Interesting to see how forms were shared by different blades in the past. Looking at the handle in this blade that you posted reminds me of the falcata's grip.

 

empunadura.jpg

 

 

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And the utility knife's shape, I believe has been documented in other findings of the same age as the falcata and were thought to be mounted together in different pockets of the same sheath, if I am correct.

 

HIC17898.jpg

Edited by Jesus Hernandez

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The forms you find in these knives are shared across many different cultures over very long periods of time. It is fascinating to see these forms occur across the whole eurasian continent and over more than a millennium (well actually into our time for some "diluted" versions of these shapes).

 

Below a bronze age knife from northern Spain:

 

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...and two falcatas, the upper one has a by knife rusted in place, I think (from the archaeological museum in Barcelona):

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A type of crooked sword from ancient Dacia (today Romania) dating to the 3rd C BC:

CrookedSw4färg.jpg

CrookedSword1.jpg

 

In the cold north we had our own version of the Falcata. This sword dates to the decades around year 1 AD and is found not far away in my part of Sweden:

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Some elements of the of set hilt shape is found in some type of sax swords (even though the blade is now straight). Also a Swedish find:

P1000515.jpg

 

And finally the "original" Sica, or at least the weapon that was originally called by this name. A fighting dagger carried by Dacian warriors in the last couple of centuries BC.

Dakiskkrumkniv1a-2a ÅrhFkr.jpg

DakiskkrumknivB1-2ÅhFKr.jpg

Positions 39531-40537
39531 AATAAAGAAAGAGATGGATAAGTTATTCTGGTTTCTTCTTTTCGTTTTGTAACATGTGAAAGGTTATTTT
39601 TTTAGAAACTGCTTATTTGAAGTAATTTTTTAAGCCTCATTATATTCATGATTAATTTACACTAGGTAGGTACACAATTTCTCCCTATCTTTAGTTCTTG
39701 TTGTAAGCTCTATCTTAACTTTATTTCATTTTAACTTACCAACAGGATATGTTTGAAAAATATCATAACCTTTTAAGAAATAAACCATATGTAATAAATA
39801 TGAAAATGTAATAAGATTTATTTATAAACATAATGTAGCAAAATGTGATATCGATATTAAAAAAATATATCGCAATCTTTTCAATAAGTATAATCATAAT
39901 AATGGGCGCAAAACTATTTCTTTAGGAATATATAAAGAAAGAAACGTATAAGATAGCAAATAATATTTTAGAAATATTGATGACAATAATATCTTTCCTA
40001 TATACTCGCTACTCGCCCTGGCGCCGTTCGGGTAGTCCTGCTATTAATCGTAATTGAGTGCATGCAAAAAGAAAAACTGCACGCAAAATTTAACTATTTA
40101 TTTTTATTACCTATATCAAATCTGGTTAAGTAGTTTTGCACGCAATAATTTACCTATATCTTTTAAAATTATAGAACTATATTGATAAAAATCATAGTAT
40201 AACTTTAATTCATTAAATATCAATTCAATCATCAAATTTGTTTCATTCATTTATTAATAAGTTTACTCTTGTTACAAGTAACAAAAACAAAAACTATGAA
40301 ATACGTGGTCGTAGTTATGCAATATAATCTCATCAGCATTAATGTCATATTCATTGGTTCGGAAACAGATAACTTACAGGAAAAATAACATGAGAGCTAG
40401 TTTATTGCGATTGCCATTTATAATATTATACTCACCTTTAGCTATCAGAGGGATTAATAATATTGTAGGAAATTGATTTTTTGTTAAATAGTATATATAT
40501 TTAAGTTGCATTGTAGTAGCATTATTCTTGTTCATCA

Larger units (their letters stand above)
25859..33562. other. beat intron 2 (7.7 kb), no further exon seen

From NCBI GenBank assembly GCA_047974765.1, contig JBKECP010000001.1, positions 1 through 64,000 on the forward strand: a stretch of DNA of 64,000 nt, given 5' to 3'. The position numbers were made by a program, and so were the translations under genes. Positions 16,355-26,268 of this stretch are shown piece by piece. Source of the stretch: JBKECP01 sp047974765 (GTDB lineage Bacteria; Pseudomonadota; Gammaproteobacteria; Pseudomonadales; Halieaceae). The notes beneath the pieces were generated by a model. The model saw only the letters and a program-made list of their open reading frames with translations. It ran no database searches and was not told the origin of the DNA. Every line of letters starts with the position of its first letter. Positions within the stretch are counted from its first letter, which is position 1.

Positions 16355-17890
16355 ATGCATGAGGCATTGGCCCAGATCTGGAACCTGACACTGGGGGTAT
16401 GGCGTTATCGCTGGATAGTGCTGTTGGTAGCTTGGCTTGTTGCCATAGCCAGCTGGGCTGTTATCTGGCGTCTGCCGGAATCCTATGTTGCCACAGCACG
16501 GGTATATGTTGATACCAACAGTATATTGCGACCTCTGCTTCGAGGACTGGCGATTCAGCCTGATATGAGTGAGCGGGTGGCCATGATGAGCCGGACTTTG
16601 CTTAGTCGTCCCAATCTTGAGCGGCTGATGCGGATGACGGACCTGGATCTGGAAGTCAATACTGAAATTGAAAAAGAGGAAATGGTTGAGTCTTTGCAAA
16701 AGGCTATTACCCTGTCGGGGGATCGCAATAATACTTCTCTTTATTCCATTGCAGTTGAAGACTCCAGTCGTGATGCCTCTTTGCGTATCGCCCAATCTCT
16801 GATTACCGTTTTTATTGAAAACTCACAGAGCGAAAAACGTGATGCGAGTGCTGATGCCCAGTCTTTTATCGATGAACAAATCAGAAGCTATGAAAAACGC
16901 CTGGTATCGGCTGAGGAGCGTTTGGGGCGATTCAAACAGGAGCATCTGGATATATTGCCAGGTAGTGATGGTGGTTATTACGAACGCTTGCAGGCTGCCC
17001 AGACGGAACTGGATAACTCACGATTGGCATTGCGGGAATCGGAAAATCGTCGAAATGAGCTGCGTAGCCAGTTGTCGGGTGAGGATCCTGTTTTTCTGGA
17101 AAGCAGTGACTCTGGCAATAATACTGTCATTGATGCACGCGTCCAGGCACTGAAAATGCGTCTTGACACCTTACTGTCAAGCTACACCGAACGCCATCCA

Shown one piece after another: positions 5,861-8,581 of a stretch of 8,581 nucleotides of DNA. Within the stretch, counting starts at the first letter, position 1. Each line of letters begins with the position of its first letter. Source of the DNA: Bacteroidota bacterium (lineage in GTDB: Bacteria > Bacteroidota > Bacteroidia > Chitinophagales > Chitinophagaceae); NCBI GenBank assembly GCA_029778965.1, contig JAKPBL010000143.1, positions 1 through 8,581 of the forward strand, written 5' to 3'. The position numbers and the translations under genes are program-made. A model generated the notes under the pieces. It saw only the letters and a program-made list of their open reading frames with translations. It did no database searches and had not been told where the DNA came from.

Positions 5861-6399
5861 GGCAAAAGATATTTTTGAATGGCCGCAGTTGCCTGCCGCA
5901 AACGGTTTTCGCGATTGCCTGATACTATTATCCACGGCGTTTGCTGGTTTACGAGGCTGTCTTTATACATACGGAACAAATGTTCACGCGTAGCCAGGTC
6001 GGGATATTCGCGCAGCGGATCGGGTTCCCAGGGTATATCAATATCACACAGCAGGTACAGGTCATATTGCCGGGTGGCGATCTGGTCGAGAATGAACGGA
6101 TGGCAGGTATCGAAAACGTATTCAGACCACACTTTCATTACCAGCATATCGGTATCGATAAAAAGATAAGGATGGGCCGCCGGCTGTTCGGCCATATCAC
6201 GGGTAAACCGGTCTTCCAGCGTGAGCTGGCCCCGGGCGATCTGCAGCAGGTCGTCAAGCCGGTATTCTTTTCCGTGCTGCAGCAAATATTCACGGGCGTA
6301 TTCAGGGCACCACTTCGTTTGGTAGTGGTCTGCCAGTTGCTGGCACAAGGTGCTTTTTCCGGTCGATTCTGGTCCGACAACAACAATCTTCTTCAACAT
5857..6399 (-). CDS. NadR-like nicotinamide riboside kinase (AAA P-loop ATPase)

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In the cold north we had our own version of the Falcata. This sword dates to the decades around year 1 AD and is found not far away in my part of Sweden:

P1000554.jpg

 

I love this forum... :lol:

 

Peter, is that glødeskal or a type of bog patina on that blade? I can guess it was a bog find by the way it's wrapped up on itself, but was it also cremated first?

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Hi Alan,

It is black oxide from being put on a fire. The folding must have been done after/while being glowing hot. THe black patina is uniform and has helped preserve the sword. It is a burial find. I think it was a fire burial, but I shall check this.

 

Glad you like it!

:)

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Thanks. Peter!

 

I need to attend to that falcata blade I made years ago...

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Peter & Jesus - I really appreciate this thread! A favorite cousin asked if I'd make him a "Gurkha knife" - and in researching Kukris I found the shape echoed from Spain, Europe, N. Africa, Thrace,through India to SE Asia...

 

Your photos of the Dacian Sicas even bear the same fuller lines that are traditional to the Kukri.

 

Thanks so much for the photos and comments!

 

Michael Kemp

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post-23694-128213849537.jpg

 

That one immediately pulls to mind the swords used in the movie 300. The hilt looks very similar.